Paffett: “I want to win the title” | DTM.com | The official website
2018-09-11 11:30:00

Paffett: “I want to win the title”

Paffett: “I want to win the title”

With four more races to be contested – at Spielberg and in the season finale at Hockenheim – the lead of Gary Paffett (206 points) over Paul Di Resta (204) amounts to just two points. At the Nürburgring, both championship leaders experienced a weekend of mixed emotions. “I travelled to the Nürburgring as second in the DTM standings and left it as championship leader. Therefore, I can regard the Nürburgring meeting as successful. Nonetheless, I could have done better by increasing my lead. But I passed Paul and have got the feeling that my pace was better than his, at the Ring,” said Gary Paffett whose biggest championship rival in the early stages of the season was Timo Glock. The BMW driver held the lead after four of the first six races of the season. In the meantime, Glock (119 points) dropped back to sixth place.

On Saturday, Paffett, the 2005 DTM Champion, qualified second with his Mercedes-AMG and in the race he finished third after successfully fending off the pressurising Timo Glock. On Sunday, however, the 37-year old encountered a dose of bad luck. His obligatory pit stop, on lap 19, lasted unending 11.1 seconds as the pit crew had problems with the right rear wheel and he rejoined the race in sixth position instead of in second, behind René Rast. At the end of the day he had to settle for finishing fifth behind BMW’s Bruno Spengler.

Pit-top mistake cost Paffett five positions

“You are sitting in the car, listen to the crew changing the tyres and watch the guys moving. You are waiting and get ready to go again – and then, you just can’t do so. The seconds lapse, you are passed by the others and there is nothing you can do. After such a mistake, nobody feels worse than the guys of the pit crew as they have been training hard for the stops throughout the year. We have to make sure that it doesn’t happen again. Anyway, making mistakes is human. But it’s really annoying if such a mistake costs you five positions on the track,” Paffett later described the mistake of his crew.

Paffett: “The first to beat is your team-mate”

13 years after his only DTM title so far, Paffett proves to be very ambitious. He puts it in a nutshell: “I don’t believe that my future depends on winning the title. But I definitely want to win it.” Paffett thinks that the expected extremely tough battle between him and Di Resta in the closing stages of the season will make an impact on their relationship as both drivers are true professionals. “We have known each other for a very long time. We are friends who also speak about private things during the course of a race weekend. But we also are rivals. And the team-mate always is the first driver you have to beat. When competing with other drivers you always can use the excuse that his car was better. But if you are defeated by your team-mate he did a better job. It’s a close battle on a healthy basis.”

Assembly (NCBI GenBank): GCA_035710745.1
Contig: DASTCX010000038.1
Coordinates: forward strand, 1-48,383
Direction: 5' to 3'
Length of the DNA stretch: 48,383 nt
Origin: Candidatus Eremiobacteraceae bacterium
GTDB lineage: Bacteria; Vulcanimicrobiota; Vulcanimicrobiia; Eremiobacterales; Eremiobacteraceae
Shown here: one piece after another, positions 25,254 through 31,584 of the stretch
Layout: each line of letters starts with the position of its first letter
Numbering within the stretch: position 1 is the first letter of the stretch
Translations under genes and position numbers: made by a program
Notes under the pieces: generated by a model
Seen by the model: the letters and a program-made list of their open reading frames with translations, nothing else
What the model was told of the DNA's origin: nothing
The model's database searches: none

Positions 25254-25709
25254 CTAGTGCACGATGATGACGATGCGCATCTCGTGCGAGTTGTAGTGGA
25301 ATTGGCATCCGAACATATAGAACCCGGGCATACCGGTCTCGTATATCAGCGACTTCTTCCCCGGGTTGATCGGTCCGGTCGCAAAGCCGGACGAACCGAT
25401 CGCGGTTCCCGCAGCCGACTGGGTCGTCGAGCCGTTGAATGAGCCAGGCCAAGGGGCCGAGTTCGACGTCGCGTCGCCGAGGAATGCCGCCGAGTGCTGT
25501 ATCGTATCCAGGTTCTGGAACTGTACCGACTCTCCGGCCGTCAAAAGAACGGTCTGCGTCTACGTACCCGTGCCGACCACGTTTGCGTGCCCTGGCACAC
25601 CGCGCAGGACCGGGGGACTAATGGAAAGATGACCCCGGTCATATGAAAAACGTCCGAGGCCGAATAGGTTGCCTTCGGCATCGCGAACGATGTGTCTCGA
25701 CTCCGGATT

Di Resta ready to be ruthless if necessary

On Saturday Di Resta still raged after he was turned around by BMW’s Philipp Eng on lap 12 and had to settle for finishing last (“His tactic was simple: I was his enemy number one. That was really unfair. I would have wished that he’d display more sportsmanship”) the Sunday ran far better for the Scot. He was 11th on the grid but worked his way up to finish second, in the end. “That was a nice compensation. I hope that the Saturday won’t turn out to be crucial, at the end of the day. I you hold fourth position and are virtually pushed out of the race... I could make for damage limitation in the Sunday race and so, my position still is really promising. You have to be ready to fight to be able should it be necessary in the battle for the title. And should I have to be ruthless I will do so.”

The Mercedes-AMG drivers are awed by René Rast

At the same time, both Mercedes-AMG drivers keep an eye on their rear-view mirrors where they can see Audi’s René Rast closing in on them with seven-league boots, following his perfect Nürburgring weekend. With 149 points on his tally, the reigning champion now already holds third position in the championship. “René was the most successful driver in the last eight races. You mustn’t underestimate him. Due to the new tyre-pressure regulations, the fight for the title is even closer than before. But that’s how it is and the situation is the same for everybody. At Spielberg, we possibly will have to cope with different weather conditions and further surprises. And it’s a well-known fact that you also never know at Hockenheim in October. Furthermore, everybody could have to cope with the bad luck I had on the Saturday of the Nürburgring meeting. You never can feel safe,” says Di Resta and Paffett adds: “If he should keep on delivering on this level in the final two race meetings he will get really close. He currently is on an impressive roll. But in the Sunday qualifying session I was just sixth thousandths of a second slower than him and we could have won the race. Had we done so you wouldn’t ask me so many questions on René, now.”


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